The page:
BONUS: Transcript of interview with new RPS superintendent
Below is transcript of CBS 6 reporter Joe St. George’s interview with Richmond Public Schools Superintendent Dr. Dana Bedden.
Question: With all the job postings, are people quitting on you? Or are you cleaning house?
Answer: I wouldn’t categorize it as either. I think it’s a combination of we are, have some people that are choosing to retire, cause they’re at that point in their career.
Question: Forced retirement?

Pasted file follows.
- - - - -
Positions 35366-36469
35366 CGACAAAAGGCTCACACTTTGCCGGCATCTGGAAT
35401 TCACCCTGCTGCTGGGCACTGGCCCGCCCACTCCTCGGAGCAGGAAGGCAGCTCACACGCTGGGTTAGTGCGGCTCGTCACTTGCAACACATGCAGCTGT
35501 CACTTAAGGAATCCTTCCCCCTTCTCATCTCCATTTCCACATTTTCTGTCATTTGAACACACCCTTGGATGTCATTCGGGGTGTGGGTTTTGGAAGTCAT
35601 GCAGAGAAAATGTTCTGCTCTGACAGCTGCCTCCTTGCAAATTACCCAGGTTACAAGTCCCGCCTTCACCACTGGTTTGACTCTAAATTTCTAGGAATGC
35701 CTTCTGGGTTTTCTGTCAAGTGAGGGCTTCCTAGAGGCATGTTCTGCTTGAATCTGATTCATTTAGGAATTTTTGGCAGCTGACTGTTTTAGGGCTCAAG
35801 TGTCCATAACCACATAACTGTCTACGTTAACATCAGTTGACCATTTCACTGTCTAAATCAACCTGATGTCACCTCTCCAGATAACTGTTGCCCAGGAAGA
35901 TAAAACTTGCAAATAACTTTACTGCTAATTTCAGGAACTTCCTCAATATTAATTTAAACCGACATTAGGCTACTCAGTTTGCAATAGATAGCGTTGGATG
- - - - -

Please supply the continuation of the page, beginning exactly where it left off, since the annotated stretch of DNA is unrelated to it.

Answer: I don’t think I’ve forced anybody to retire, but that’s my perspective. They can only speak for themselves. I would tell you that we are clear about, trying to be clear about where we’re going, and the pace that we got to move. So, that could influence people’s decisions. Some maybe just by choice that they realize they want to move on and not continue on to do this heavy lifting. Others are vacant positions that were vacant and there was a decision not to fill them so that it left room for us to build a team that would be aligned with the super intendant. Others were going in a different direction. So, we are able to notify people about our intentions and to pursue other options with regards to skill set matching and job description or other expectations we want to have in place. It was a combination of all those things. Some, again, what we do are natural, the process of this time of year. We have the reason to believe that we should anticipate principal openings. So we don’t want to wait until we get the announcement, someone to share with us. Typically people make decisions late so we want to make sure we have that process well under way so that we can hit the ground running, that we are prepared to make decisions. But, I would tell you; this effort is about trying to get the best instructional and operational leaders in our district.